These new regimes that usurped power could not completely disregard the urge of people in society to rediscover their existential identity. Therefore, they launched a controlled process of reviving the lost national and existential identity of the newly independent societies. Through this controlled process the ruling elites wanted to make sure that no independent intellectual and existential identity could be formed that would de-legitimize the current unelected ruling elites.
5P: What are the key factors that undermine authentic Islamic revival in Azerbaijan today?
MD: I would say there are three general factors that undermine Islamic revival and in general religious and other socio-political freedoms in Azerbaijan. First, like in most Muslim countries the desire by the unelected ruling elite to remain in power at any cost. Any socio-political force and organization that does not pledge total allegiance to the ruling Aliyev family is persecuted or at best co-opted using the regime’s security apparatus.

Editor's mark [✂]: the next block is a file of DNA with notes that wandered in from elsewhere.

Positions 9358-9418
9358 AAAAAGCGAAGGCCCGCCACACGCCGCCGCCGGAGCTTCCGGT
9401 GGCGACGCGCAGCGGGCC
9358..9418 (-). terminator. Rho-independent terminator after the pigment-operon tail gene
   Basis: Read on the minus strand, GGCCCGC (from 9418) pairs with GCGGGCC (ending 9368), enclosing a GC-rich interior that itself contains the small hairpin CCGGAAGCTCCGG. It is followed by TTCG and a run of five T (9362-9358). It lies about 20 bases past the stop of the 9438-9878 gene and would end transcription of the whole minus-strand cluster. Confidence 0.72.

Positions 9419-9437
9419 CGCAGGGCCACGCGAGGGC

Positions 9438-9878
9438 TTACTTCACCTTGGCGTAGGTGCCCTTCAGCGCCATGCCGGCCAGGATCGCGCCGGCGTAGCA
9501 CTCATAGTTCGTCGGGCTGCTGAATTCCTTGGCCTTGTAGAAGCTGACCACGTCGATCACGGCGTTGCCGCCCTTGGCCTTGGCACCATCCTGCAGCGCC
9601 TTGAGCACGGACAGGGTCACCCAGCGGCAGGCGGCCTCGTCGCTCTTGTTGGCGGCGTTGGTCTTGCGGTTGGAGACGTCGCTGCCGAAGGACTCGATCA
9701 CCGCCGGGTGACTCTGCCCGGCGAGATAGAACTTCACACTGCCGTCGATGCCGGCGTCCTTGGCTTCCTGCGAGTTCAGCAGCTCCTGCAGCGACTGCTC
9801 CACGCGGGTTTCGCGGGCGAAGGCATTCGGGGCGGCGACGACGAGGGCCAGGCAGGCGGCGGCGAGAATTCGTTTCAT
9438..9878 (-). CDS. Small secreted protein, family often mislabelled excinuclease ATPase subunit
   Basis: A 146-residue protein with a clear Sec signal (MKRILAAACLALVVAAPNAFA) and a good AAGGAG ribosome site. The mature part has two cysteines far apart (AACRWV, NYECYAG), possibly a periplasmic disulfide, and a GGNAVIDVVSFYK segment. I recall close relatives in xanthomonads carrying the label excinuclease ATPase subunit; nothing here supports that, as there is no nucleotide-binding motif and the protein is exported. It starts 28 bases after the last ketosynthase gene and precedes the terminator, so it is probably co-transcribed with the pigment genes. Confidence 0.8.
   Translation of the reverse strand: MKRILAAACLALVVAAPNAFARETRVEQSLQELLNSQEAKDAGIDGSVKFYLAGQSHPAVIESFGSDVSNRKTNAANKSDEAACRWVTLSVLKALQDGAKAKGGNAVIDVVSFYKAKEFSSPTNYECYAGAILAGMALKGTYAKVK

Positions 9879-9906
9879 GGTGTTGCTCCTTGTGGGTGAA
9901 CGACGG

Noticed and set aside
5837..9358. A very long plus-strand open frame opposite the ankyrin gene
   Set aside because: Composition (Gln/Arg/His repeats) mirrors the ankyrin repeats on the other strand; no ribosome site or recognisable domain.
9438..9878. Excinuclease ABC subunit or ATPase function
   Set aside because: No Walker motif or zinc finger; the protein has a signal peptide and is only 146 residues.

Second, the fact that the overwhelming majority of Azeris are the followers of the Shia school of Islamic jurisprudence makes the external powers view them as “agents of Iran.” By marketing this myth, external powers justify their support for the unelected Aliyev regime and provide all kinds of support to those that try to constrain and pressure the process of Islamic revival.